Stempniak as unlikely a story as the Devils themselves

Mike Babcock got the big win in his 1000th game, and when asked if he had another 1000 in him, Babcock deadpanned that he plans to stay with the Leafs for two years after his contract expires in seven, 'because they'll be that good.'

TORONTO – A more anonymous group of NHLers would be tough to find. At least occupying the same dressing room.

The average hockey fan would struggle to name more than five players if asked to list the current members of the New Jersey Devils – and that’s probably being charitable.

Yet there were the Devils Friday morning, straddling the playoff line in the Eastern Conference. Right in the thick of the race. The fact they’re doing it 50-plus games into a year of transition isn’t an accomplishment per se, but it has to go down as one of the more surprising stories this season.

And in the eyes of first-year general manager Ray Shero, it’s all gravy from here.

“We’re getting some real games of substance, which some of our players have never been through before,” Shero said before Thursday’s 3-2 shootout loss to the Maple Leafs. “I think the positive is the accountability comes into play for players and being prepared to play. These are important games. …

“To go out if you’re 11 points out of a playoff spot in March, those aren’t that hard to play.”

There was always going to be a serious element of the unknown to this Devils season, with the organization having undergone a seismic shift over the summer. First Shero replaced Lou Lamoriello as GM in May, and then Lamoriello left Newark for Toronto after nearly three decades in charge.

His tenure was not defined just by its length, or even the three Stanley Cup banners hanging at Prudential Center. Lamoriello is remembered for the meticulous way he went about establishing a distinct culture for the entire franchise.

That includes his famously strict set of rules – yes, no facial hair for players – and under Shero, those policies have largely been relaxed.

“I can’t do the same thing as Lou; no different than Jim Rutherford can with me in Pittsburgh,” Shero explained. “Everybody’s different, but Lou had been here for so long and had certainly a way of doing things. The ‘Devil Way.’ … If things are really, really buttoned up it’s easy to kind of let that go a bit.

“But I know one thing: It’s a lot easier to do it that way than to go to a situation where things are all over the place. That was a positive; the discipline that Lou had throughout the organization.”

When new head coach John Hynes surveyed the situation he was entering, he liked what he saw defensively. And the Devils have continued to be an extremely stingy team to play against this season.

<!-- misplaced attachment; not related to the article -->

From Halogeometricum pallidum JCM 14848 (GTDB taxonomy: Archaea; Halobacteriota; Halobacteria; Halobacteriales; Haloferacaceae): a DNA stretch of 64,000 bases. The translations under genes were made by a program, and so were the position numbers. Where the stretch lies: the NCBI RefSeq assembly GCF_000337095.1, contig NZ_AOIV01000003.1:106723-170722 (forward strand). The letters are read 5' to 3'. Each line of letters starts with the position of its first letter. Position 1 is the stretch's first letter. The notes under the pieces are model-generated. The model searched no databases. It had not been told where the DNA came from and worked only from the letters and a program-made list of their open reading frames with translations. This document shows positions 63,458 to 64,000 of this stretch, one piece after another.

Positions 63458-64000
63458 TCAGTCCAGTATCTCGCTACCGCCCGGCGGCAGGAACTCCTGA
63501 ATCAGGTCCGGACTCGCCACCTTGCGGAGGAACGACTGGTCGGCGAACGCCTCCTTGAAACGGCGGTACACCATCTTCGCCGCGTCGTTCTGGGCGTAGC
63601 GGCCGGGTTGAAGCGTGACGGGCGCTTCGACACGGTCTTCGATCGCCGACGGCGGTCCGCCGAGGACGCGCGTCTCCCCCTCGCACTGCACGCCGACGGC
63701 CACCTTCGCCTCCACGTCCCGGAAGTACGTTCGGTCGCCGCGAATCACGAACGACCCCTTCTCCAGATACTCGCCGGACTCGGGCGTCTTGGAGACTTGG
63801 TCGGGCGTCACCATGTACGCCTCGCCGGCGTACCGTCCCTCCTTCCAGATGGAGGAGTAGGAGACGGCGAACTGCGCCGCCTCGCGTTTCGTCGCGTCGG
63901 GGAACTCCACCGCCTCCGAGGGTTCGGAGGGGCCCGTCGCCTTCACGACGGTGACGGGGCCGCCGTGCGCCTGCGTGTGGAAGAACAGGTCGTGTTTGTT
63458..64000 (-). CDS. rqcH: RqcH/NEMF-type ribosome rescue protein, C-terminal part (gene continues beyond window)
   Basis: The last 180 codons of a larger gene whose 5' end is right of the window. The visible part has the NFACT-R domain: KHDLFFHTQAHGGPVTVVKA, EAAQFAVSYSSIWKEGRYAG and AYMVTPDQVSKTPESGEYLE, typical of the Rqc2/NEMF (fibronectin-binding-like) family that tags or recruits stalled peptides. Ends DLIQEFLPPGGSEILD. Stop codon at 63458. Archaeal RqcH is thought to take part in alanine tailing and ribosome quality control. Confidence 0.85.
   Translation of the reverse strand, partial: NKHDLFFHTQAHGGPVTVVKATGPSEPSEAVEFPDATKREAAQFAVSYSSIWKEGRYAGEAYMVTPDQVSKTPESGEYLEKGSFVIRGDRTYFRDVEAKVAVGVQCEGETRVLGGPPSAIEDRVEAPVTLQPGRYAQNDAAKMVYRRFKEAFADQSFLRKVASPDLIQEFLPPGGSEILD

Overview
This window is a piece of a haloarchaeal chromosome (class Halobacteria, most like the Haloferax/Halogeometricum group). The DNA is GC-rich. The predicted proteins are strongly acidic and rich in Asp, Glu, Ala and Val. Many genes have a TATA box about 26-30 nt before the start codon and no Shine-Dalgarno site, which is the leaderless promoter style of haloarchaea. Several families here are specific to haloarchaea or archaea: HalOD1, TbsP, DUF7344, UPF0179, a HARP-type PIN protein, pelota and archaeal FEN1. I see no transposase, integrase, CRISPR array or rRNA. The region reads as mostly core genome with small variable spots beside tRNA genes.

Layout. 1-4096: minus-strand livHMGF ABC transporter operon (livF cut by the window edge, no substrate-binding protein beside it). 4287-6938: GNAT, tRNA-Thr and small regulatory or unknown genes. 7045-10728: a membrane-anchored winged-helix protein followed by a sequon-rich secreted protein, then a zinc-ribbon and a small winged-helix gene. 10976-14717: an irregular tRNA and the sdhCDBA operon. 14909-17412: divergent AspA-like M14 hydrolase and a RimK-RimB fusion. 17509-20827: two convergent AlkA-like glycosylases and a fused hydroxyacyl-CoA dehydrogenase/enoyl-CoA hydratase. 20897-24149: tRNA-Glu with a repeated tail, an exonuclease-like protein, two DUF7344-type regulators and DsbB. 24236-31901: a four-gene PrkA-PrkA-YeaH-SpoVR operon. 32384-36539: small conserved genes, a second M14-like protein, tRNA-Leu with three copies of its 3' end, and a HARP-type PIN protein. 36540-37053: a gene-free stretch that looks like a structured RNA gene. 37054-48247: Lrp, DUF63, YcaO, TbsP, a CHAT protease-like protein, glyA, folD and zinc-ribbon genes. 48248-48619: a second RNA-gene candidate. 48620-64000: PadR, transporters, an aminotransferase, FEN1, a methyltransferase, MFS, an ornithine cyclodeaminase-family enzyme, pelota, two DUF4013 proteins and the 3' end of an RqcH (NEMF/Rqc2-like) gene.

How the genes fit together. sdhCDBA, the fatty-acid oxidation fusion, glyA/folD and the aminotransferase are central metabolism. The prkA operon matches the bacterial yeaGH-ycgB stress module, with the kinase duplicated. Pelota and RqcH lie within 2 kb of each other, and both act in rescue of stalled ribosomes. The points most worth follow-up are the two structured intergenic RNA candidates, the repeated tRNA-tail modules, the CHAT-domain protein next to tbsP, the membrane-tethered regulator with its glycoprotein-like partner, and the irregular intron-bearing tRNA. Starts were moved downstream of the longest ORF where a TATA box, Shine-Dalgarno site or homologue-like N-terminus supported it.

If anything, he’s tried to encourage some of his players to identify the situations where they can open things up a bit and he ultimately hopes to see the Devils shed the label of being a trap team. They certainly aren’t playing that way.

But until they make up the talent gap, the coach is preaching the importance of structure and trying to keep everyone focused on the small details, rather than the playoff chase that is starting to come into focus.

“We’re aware of where it is, but I still think everything’s so congested,” said Hynes. “I think when you focus on those things it can bring angst, it takes away from what your process is going to be. The reason why we’re in the situation we’re in is because our every day process has been good.

“If we do the right things enough of the time then hopefully the results continue to come.”

Their standing alongside Pittsburgh for the final wild-card spot – albeit with two more games played – is a testament to the goaltending of Cory Schneider, but that doesn’t tell the whole story here. Schneider was tremendous last year too, and New Jersey missed the playoffs by 20 points.

The Devils are a relatively low-event team, still prone to the 2-1 final, but the winds of change are blowing. They’re clinging to some old traits while trying to establish new ones.

Journeyman Lee Stempniak, signed on the eve of the season after attending training camp on a tryout, currently shares the team lead in points with the injured Mike Cammalleri.

Bringing him in was a savvy move by Shero – as was acquiring 20-goal man Kyle Palmieri in a trade with Anaheim at the draft – as this group needs every goal it can get. Depending on how things go in the next few weeks, the GM mused that he might be in a position to add a bit more at the Feb. 29 trade deadline.

Stempniak has bounced from Calgary to Pittsburgh to the Rangers to Winnipeg to New Jersey in the last three years alone. He’s become Mr. Everything for the Devils.

“Without a guy like him it would be much more difficult to be where we are this year,” said Shero. “He can play in any situation: Last minute of the game protecting a lead, last minute down a goal, penalty killing, power play, 4-on-4, 3-on-3.

“Really he’s played everything but goal.”

His story is as good as it is unlikely. Just like the team he plays for.

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